Over the years I learned that shark attacks on humans are often a case of mistaken identity. Most attacks take place when a surfer is sitting on the board waiting for a wave. For a shark looking up from below, the silhouette looks exactly like a seal’s. The shark comes up to investigate, takes a bite and realizes it’s not their natural prey. There are very few occasions where someone has been eaten whole — normally the shark realizes humans aren’t food and swims away. Unfortunately the damage has been done and victims often bleed to death before they can get help.
Sharks have always been considered a threat to humans, yet so many of the myths are false. According to one, once a shark tastes human meat it will only want to eat humans. Another says that if you feel scared, the shark can sense your fear and is motivated to eat you. Some people think that sharks spend all their time looking for humans to eat because they have nothing better to do.
The statistics tell a different story. Each year, there are on average eighty shark attacks on humans worldwide, of which five are fatal. The chance of being killed by a shark is one in 3,748,067; you’re more likely to be killed by a dog, bee sting or lightning strike.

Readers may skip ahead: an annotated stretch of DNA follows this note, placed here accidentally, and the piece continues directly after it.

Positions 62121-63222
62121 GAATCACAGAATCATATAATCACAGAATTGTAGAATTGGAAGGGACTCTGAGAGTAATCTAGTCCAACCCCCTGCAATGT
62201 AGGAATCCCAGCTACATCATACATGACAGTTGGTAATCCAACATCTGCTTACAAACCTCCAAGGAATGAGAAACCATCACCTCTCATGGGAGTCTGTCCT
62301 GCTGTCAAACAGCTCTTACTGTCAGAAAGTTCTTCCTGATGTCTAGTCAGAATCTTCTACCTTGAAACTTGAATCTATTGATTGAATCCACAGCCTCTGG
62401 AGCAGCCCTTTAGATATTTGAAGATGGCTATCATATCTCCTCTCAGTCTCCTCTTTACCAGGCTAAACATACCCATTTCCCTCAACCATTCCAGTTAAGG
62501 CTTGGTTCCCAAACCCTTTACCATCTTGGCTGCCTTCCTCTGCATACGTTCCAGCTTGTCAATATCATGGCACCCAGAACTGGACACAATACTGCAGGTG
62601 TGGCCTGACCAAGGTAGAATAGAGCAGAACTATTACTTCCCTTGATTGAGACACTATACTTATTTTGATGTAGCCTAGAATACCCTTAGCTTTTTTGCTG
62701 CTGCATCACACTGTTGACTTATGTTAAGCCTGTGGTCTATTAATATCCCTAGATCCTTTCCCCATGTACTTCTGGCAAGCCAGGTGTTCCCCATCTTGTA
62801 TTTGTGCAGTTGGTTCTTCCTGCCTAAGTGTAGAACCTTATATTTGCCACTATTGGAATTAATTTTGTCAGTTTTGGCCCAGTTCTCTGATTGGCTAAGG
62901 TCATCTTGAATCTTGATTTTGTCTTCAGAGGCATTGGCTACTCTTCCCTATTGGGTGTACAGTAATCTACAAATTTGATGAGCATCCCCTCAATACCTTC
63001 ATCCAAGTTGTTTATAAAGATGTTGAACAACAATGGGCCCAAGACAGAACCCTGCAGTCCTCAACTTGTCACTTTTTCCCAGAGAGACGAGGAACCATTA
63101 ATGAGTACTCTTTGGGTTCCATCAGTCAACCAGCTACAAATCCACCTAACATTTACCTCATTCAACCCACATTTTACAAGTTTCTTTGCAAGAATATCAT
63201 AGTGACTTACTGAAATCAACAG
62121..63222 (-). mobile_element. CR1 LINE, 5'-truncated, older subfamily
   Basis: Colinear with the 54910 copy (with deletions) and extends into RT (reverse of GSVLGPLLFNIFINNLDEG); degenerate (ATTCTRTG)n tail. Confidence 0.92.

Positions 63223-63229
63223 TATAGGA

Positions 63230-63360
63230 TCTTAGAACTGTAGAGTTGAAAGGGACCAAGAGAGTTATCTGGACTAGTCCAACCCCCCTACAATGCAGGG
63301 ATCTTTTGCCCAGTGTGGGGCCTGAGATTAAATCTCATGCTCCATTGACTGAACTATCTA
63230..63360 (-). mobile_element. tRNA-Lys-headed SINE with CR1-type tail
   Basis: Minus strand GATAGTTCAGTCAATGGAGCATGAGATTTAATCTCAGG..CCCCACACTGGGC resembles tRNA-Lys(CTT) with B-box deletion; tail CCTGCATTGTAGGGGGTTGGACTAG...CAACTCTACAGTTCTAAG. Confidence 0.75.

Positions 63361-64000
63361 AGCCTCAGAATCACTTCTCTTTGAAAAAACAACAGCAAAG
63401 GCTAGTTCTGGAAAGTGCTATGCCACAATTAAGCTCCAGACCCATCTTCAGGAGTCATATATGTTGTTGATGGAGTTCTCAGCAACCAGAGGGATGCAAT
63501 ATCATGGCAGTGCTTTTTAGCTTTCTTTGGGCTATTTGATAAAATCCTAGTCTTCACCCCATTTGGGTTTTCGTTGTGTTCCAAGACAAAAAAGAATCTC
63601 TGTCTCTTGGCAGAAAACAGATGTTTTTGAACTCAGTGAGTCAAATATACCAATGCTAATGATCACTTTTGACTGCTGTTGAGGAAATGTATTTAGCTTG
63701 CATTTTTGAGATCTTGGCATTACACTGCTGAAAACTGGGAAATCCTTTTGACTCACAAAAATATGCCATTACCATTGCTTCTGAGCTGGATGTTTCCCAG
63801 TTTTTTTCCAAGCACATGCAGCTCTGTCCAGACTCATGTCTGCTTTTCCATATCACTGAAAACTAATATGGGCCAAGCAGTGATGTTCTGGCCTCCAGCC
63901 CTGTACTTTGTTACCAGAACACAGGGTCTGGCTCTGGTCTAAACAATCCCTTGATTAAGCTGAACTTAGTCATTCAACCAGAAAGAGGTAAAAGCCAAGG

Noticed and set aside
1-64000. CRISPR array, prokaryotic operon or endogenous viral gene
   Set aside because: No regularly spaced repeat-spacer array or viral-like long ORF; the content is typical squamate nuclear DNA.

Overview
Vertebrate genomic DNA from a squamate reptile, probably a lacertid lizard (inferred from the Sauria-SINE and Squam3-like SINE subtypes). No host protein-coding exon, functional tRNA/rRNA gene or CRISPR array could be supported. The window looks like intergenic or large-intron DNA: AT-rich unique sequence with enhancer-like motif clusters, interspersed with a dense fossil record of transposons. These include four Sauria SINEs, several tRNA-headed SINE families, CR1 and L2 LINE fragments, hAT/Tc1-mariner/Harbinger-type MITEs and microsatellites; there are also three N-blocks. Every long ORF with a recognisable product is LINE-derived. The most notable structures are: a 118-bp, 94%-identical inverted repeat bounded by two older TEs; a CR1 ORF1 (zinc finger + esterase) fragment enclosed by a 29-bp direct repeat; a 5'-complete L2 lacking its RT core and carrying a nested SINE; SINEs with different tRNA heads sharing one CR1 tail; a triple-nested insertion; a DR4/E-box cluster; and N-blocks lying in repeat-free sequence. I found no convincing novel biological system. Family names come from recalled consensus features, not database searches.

Studies on sharks tell us that they prefer to eat an easily obtained food, like fish. Even in areas where they eat mammals like seals, dolphins or whales, they do so because there is a lot of blubber and meat on them. Thankfully, humans don’t usually have much meat or blubber. Imagine going into a butcher’s, walking past all the wonderful beef on display and choosing to buy a thin scrawny rat — that’s what it would be like if a shark picked a human instead of a tasty seal.
I first learned to scuba dive while traveling through Southeast Asia with my wife. After we were qualified, I saw an ad at a dive resort in the Philippines to dive with thresher sharks. I was intrigued and convinced my wife to let me go (she first made sure my life insurance policy included diving accidents). We were sitting at the bottom of the reef on a sand bank when suddenly a huge shadow appeared in the distance — it was a thresher shark which circled us twice and then disappeared. Seeing a creature underwater that is bigger than you is an amazing experience. It reminds you of how big this world is and how small a part we play in it. I was instantly hooked.
There is a thrill to heading out to sea searching for these magnificent creatures. It’s like being on safari looking for a lion — the only difference is you’re underwater breathing air out of a tank. Sharks have been around since the age of the dinosaurs and are perfectly evolved for their needs: it’s always striking to me how easily they glide through the water, the smallest flick of their tails propelling them faster than we will ever be able to do.
My eldest daughter is now also fascinated by sharks. She spends a lot of time with me watching clips of people diving and swimming with sharks. Every year she asks me if she’s old enough to go shark diving with me. I tell her to ask her mother.
This article was originally published in The Spectator’s February 2024 World edition.